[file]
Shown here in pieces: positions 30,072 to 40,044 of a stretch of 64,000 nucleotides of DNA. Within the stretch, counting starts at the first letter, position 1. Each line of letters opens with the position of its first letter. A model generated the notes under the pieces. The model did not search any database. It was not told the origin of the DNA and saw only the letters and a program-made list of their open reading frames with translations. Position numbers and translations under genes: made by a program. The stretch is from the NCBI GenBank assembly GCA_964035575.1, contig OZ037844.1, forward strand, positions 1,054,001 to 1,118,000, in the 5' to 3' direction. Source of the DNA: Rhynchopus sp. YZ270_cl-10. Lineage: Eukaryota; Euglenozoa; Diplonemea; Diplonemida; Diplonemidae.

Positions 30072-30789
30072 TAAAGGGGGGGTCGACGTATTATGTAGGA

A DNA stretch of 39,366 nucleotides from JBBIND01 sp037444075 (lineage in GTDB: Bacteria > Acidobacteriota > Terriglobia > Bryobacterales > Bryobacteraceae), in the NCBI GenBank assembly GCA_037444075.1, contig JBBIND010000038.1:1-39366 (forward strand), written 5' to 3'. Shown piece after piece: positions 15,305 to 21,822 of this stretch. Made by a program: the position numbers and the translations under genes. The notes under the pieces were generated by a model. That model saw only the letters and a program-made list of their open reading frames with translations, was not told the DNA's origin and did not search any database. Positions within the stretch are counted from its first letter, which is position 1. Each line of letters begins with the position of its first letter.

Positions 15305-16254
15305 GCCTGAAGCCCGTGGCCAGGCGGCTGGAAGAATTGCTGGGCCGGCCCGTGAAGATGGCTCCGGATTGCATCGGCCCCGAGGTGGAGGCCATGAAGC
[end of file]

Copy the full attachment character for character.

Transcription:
Shown here in pieces: positions 30,072 to 40,044 of a stretch of 64,000 nucleotides of DNA. Within the stretch, counting starts at the first letter, position 1. Each line of letters opens with the position of its first letter. A model generated the notes under the pieces. The model did not search any database. It was not told the origin of the DNA and saw only the letters and a program-made list of their open reading frames with translations. Position numbers and translations under genes: made by a program. The stretch is from the NCBI GenBank assembly GCA_964035575.1, contig OZ037844.1, forward strand, positions 1,054,001 to 1,118,000, in the 5' to 3' direction. Source of the DNA: Rhynchopus sp. YZ270_cl-10. Lineage: Eukaryota; Euglenozoa; Diplonemea; Diplonemida; Diplonemidae.

Positions 30072-30789
30072 TAAAGGGGGGGTCGACGTATTATGTAGGA

A DNA stretch of 39,366 nucleotides from JBBIND01 sp037444075 (lineage in GTDB: Bacteria > Acidobacteriota > Terriglobia > Bryobacterales > Bryobacteraceae), in the NCBI GenBank assembly GCA_037444075.1, contig JBBIND010000038.1:1-39366 (forward strand), written 5' to 3'. Shown piece after piece: positions 15,305 to 21,822 of this stretch. Made by a program: the position numbers and the translations under genes. The notes under the pieces were generated by a model. That model saw only the letters and a program-made list of their open reading frames with translations, was not told the DNA's origin and did not search any database. Positions within the stretch are counted from its first letter, which is position 1. Each line of letters begins with the position of its first letter.

Positions 15305-16254
15305 GCCTGAAGCCCGTGGCCAGGCGGCTGGAAGAATTGCTGGGCCGGCCCGTGAAGATGGCTCCGGATTGCATCGGCCCCGAGGTGGAGGCCATGAAGC